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Local News

  • Superintendent: School system needs stability

    Superintendent Taylora Schlosser believes the Marion County Board of Education made the right decision by granting her more time to establish residency in Marion County.

    Moving to the county is still something she is trying to do.

  • From one fraternity to another

    In 2006, Richard Goodin graduated with a mechanical engineering degree from the University of Kentucky, where he also served as the president of Farmhouse Fraternity.

    Looking back, he said fraternity life helped him make the transition into a new life as a Franciscan friar and, more recently, priest.

    “From one fraternity to another,” Fr. Goodin said. “And we do call our way of living as Franciscans a fraternity.”

  • Model jets show returns July 6-13

     The 10th annual Jets Over Kentucky will begin Sunday, July 6, at the Lebanon-Springfield Airport.  

    Jets Over Kentucky is now the largest remote control model jet show in the world, and event organizers anticipate more then 200 model jet pilots from across the globe at this year’s event.

    Pilots will be practicing and flying warm-up runs July 6-10, and spectators are welcome to watch. 

  • Bridge will be named to honor nun

     Sr. Sodelbia Hughes was born at the end of the 19th century. Later this month, in the 21st century, a bridge will be renamed in her honor.

    Perhaps the timing is fitting for a woman who was 50 years ahead of her time, according to one of her colleagues, Sr. Kay Carlew.

    “She was a teacher. She was a social worker, and she was a politician, in the best sense of the word,” Carlew said.

  • New judge appointed in election lawsuit

    A new judge has been appointed in the lawsuit contesting the results of the May 20 Republican primary election in the race for the 24th District state representative.

    On June 23, Circuit Judge David A. Tapp of the 28th Judicial Circuit was appointed to preside over the case. Marion Circuit Judge Dan Kelly and Circuit Judge David Williams of the 40th Judicial Circuit each recused themselves from the case.

  • July is full of activities in Marion County

     The Marion County Fair continues to through Saturday, and the Jets Over Kentucky model jet show returns to central Kentucky on Sunday.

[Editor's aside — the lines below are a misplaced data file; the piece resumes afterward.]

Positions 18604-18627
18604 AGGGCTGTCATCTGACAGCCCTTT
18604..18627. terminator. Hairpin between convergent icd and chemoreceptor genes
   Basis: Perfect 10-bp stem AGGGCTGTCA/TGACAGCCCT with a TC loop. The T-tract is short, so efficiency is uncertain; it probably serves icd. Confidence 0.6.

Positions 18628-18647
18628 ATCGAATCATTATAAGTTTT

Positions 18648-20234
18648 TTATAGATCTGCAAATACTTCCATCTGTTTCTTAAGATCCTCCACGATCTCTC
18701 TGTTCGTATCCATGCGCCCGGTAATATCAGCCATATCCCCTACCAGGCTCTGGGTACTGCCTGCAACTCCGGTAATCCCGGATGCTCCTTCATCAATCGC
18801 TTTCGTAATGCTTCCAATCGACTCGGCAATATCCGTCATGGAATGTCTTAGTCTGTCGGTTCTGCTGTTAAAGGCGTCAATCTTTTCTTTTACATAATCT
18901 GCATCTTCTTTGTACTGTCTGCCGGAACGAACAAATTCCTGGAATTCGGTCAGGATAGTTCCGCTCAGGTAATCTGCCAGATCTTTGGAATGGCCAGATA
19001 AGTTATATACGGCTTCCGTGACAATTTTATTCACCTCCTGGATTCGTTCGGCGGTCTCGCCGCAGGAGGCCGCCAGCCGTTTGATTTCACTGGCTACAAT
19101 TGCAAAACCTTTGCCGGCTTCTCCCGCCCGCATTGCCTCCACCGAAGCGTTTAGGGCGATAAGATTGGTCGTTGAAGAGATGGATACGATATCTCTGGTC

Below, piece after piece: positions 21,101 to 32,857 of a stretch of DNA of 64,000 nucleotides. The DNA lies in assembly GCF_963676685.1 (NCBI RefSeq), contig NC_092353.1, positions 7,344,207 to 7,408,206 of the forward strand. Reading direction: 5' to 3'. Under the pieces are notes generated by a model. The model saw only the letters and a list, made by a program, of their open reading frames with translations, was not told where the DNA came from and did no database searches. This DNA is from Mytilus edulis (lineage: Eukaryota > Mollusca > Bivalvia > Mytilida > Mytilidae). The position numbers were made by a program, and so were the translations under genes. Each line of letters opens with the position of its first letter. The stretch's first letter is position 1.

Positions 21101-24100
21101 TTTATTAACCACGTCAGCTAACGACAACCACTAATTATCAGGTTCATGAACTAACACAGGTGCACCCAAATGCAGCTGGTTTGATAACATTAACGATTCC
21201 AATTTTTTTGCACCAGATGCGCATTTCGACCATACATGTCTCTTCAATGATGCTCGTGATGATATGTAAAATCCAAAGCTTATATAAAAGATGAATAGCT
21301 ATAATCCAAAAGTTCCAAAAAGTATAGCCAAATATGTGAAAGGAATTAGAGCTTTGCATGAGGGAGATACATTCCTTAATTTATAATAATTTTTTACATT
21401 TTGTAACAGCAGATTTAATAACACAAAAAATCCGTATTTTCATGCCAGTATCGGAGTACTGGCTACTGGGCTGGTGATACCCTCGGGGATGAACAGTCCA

But, that’s only part of what will be happening in July.

    The carnival will open at 5 p.m. each night for the remainder of the fair.

    Wednesday, July 2, at the fair, senior citizen’s day events begin at 10 a.m. The rabbit show starts at 6 p.m., and KOI Drag racing starts at 7 p.m.

  • Maker’s Mark welcome center approved for tax incentive

     The Kentucky Tourism Development Finance Authority has approved the welcome center at Maker’s Mark Distillery for a tourism incentive.

    KTDFA announced June 26 that the Maker’s Mark welcome center and a hotel in Paducah had been approved for the incentives.

    Maker’s Mark received approval for a $2.03 million welcome center, which will include food services and additional parking.

  • Marion County native to open new distillery

    A former master distiller for Maker’s Mark has returned to Central Kentucky to open a new distillery.

     

    Gov. Steve Beshear was on hand to announce the opening of the Bardstown Bourbon Company June 26 in Bardstown.

    Steve Nally, who has worked for more than 40 years in the bourbon industry, including 33 years at Maker’s Mark, will serve as the master distiller for the new venture. Nally is also a member of the Bourbon Hall of Fame.

  • July is made for ice cream

     By Matt Overing

    matthew.overing@uky.edu

    It’s National Ice Cream Month. 

    Former President Ronald Reagan proclaimed July to be National Ice Cream Month on July 9, 1984. This year, it’s the 30-year anniversary.

    Whether you’ll be celebrating with friends and family inside or out, one thing is certain: There’s no wrong way to eat ice cream.

  • Books recount Bradfordsville and Gravel Switch histories

     By Matt Overing

    matthew.overing@uky.edu

    Picture a world where Native Americans hunted freely, where there were no automobiles, no machines and where infamous criminals razed buildings on a consistent basis.

    Welcome to the Bradfordsville area, circa 1776. The area’s first settlers, nicknamed the “Longhunters,” came from Virginia in search of fertile lands and lush forests, according to Eula Ray Kirkland.